Stand out from the crowd: How to write a winning profile
‘Hey, HopefulGirl, check out my profile – if you like what you see, let’s chat!’ I clicked through to my fellow cyberdater’s profile. The photos were nice enough, but he’d written nothing to reveal what he was about as a person. ‘Just ask whatever you want to know,’ he insisted. But with so many interesting profiles to browse, this guy had offered nothing to spark my curiosity or make me want to learn more.
No one finds love on a Christian dating website by just signing up and waiting for the offers to roll in. Our profile is our advert, which makes people decide whether or not to contact us, so it pays to put in the effort. Some folk don’t even upload a full profile – they fill in a few multiple choice questions, then give up. It screams ‘lazy and can’t be bothered’, and I’ve yet to meet anyone looking for a partner who’s lazy and can’t be bothered! If someone can’t find an hour in their busy schedule to write a decent profile, they certainly don’t have time for a relationship.
So what makes for a good profile? The most important thing is to communicate a sense of your personality. Almost everyone enjoys reading, travelling and seeing friends, so be specific – have you read any inspiring books lately? Visited a fascinating country on a mission trip? How do you spend time with friends – windsurfing, watching football, in a knitting circle…? It all helps to paint a picture of who you are. Keep it succinct, though – most people don’t want to wade through a dissertation, and there’s plenty of time to share your life story when you go on a date.
You’re not writing a job application – you’re here to make friends, so don’t be afraid to write like you talk, or to inject a little gentle humour or quirkiness. On my profile, I wrote: ‘I once did an online careers questionnaire and was told I’d make a good undertaker, which was worrying. Instead, I ended up working in the media. I’d love to study more and I waste lots of time fantasising about the courses I’d do if only I had the time… I think I’ve just spotted where I’m going wrong!’ [By the way, if you think you’ve just rumbled my identity, be a pal and don’t blow my cover. I’m protecting a lot of people’s identities in my book… one of them might even be yours!]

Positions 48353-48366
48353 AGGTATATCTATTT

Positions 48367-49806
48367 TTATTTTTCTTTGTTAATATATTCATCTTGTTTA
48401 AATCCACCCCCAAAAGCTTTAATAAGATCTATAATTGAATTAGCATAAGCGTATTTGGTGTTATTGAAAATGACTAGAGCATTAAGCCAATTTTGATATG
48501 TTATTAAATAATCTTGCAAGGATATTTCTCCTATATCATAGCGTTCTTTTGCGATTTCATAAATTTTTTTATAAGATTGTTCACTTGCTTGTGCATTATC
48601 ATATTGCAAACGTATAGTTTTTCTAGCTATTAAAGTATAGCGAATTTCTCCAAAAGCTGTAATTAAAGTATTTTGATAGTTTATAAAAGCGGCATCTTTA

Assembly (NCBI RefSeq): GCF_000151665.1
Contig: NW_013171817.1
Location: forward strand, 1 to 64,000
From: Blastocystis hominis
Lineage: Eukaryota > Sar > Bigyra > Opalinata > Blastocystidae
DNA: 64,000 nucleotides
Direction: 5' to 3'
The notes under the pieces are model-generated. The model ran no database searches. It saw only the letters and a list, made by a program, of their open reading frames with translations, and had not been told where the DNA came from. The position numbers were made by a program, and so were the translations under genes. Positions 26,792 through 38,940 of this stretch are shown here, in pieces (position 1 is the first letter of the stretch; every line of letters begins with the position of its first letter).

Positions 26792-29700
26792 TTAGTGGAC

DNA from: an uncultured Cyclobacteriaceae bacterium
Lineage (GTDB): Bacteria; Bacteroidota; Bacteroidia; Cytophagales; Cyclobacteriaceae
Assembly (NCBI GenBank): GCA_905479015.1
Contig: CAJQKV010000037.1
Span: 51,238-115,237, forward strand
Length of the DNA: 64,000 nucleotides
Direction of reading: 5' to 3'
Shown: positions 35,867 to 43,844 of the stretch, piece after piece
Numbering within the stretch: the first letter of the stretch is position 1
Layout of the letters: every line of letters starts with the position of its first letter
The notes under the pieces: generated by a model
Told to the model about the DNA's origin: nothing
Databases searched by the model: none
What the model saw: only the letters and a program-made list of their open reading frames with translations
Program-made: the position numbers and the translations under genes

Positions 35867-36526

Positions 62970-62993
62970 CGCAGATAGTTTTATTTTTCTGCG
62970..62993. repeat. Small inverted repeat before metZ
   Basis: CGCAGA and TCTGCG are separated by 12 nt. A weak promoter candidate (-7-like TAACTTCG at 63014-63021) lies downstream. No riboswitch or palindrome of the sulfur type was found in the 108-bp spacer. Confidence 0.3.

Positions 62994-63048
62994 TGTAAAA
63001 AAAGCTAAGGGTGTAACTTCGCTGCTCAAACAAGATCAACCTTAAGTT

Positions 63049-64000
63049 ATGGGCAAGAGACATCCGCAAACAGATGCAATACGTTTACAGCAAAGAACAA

It should go without saying that you keep it honest. Any fibs will come back to bite you later on. Age is the classic one, even on Christian websites (worrying, I know). But if you meet someone, you’ll have to come clean in the end, and they’ll never trust you again.
Still worried about commiting a faux pas? Here are a few clangers that had me skipping swiftly to the next profile…
- Talking about how much you miss your ex. Or how much you hate them. It may be true that your ex was (and I quote) ‘dirty’, ‘lazy’ and ‘let herself go’, but bitterness, spite and self-pity don’t make an evening in your company sound all that enticing.
- Providing a link to your blog, where you inform us you haven’t been off the toilet all day. Even worse, discussing your haemorrhoids in the chatroom. (I’m not making this stuff up!)
- Declaring yourself to be ‘a cool and wonderful person’. False modesty isn’t much better: ‘People consider me brilliant, but I see myself as an ordinary person.’
- Writing a 2,000-word sermon on how to get saved. Of course we want to hear about your faith, but you are quite literally preaching to the converted.
- Insisting you look 10 years younger than you are – a common claim, frequently in spite of the evidence. Safer just to let your photos speak for themselves.
Talking of photos, it’s essential to include one. And no, it’s not just about being judged on your looks – tune in for more on that next month…